Guardian News and Media London
Beauty salons in Nottinghamshire will have to close when the region is placed under England’s strictest lockdown restrictions from tomorrow.
Jason Zadrozny, the leader of Ashfield district council, said the county had been placed in “tier 3 plus” and nail parlours, tanning salons and tattoo parlours would have to close as well as many restaurants.
He told the Guardian: “We’re effectively in tier 3 plus. The additions for us in Nottinghamshire on top of tier 3 are personal care things – sunbeds, nail parlours, beauty salons, tattoo parlours – on the recommendation of Public Health England because they think tier 3 wasn’t enough to dampen the curve across Nottinghamshire.”
Hairdressers and barber shops will be allowed to remain open.
It had been thought that only the city of Nottingham and three other council areas would enter tier 3 this week, but rising infection rates mean this has been expanded to the whole of Nottinghamshire, a region of nearly 1.2mn people.
It means that a total of more than 8.7mn people in England – or one in seven of the national population – will probably be living under the country’s tightest restrictions by the end of the week.
Zadrozny said Nottinghamshire would receive £8 a head for test and trace and a further £20 a head for business support, the same as in other tier 3 areas, which equates to about £32mn in total for the region.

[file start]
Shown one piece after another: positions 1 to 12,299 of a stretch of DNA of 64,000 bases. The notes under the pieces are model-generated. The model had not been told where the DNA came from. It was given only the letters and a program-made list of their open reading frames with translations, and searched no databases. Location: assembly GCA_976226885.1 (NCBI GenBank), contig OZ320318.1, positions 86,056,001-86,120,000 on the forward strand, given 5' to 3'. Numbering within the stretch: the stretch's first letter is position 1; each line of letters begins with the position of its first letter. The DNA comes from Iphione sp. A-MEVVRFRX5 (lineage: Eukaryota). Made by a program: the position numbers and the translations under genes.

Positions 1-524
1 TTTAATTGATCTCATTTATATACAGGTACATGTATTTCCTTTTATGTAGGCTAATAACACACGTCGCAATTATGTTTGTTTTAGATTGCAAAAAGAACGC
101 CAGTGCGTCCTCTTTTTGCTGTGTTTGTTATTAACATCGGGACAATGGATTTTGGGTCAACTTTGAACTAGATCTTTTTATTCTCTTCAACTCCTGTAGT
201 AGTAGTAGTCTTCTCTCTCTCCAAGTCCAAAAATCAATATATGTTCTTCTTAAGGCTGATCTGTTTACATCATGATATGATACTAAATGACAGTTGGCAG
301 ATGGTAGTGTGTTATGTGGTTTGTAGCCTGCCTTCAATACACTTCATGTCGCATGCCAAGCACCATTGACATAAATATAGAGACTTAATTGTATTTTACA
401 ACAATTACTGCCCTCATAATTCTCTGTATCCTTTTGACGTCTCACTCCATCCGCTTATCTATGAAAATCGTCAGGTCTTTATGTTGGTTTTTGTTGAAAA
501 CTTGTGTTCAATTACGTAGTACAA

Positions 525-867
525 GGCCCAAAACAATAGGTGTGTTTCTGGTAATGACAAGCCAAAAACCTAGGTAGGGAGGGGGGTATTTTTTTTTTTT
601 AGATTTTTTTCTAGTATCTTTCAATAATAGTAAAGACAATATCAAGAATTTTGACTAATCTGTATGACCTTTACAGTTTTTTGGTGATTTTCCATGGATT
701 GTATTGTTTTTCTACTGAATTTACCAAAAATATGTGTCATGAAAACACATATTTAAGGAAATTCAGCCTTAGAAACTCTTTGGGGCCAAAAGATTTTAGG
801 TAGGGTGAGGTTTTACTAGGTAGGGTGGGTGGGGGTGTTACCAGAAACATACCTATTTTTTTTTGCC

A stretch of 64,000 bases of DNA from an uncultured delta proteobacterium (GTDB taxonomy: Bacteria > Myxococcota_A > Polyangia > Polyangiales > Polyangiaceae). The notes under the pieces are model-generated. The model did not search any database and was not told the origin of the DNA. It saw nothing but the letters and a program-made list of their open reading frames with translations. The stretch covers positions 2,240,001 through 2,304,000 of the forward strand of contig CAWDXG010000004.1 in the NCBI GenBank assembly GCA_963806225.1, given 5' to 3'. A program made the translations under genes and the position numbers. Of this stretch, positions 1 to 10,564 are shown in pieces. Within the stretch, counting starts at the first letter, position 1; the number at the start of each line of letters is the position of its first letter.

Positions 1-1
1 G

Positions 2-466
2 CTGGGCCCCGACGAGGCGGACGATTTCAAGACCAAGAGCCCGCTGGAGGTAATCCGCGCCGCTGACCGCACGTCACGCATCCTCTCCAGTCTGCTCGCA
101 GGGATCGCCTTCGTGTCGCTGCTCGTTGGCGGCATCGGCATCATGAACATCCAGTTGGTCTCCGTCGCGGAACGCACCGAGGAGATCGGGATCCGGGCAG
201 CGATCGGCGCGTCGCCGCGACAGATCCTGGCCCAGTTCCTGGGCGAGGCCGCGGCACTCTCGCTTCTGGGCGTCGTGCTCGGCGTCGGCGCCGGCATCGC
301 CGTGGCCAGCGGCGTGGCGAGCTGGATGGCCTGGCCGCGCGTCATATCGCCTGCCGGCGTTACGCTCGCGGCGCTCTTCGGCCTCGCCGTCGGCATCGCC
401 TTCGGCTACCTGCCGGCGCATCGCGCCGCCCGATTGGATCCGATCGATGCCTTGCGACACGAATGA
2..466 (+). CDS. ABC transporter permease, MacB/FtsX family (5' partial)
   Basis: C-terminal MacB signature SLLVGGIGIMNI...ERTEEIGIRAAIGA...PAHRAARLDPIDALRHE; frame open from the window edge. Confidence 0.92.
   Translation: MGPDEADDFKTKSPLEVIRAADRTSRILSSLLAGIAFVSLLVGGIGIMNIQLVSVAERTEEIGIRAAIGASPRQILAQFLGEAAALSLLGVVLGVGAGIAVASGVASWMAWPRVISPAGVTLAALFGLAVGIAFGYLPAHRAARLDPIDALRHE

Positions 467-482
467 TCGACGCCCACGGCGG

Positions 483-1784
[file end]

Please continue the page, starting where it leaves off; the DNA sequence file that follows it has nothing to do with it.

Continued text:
Nottingham, Rushcliffe, Gedling and Broxtowe were due to move into tier 3 at midnight yesterday but this has now been delayed pending the decision on placing the whole county in the highest category of restrictions.
Conservative MPs including Ben Bradley and Brendan Clarke-Smith, who represent seats in north Nottinghamshire, had been calling for their areas to be kept out of any tier 3 restrictions, but on Tuesday they conceded it was inevitable.
In a Facebook video, Bradley said the rising infection rate in the north of the country “makes it increasingly difficult for us as MPs to argue that it’s different, that we’re not in the same boat” as Nottingham, where university students accounted for a high proportion of cases in the past month.
He added: “It’s just frustrating. Naturally I don’t want people to have restrictions on their freedoms – that’s not what I’m about. I don’t think that’s what government is about. But we are in a situation where it’s really difficult now with these figures to be treated differently.
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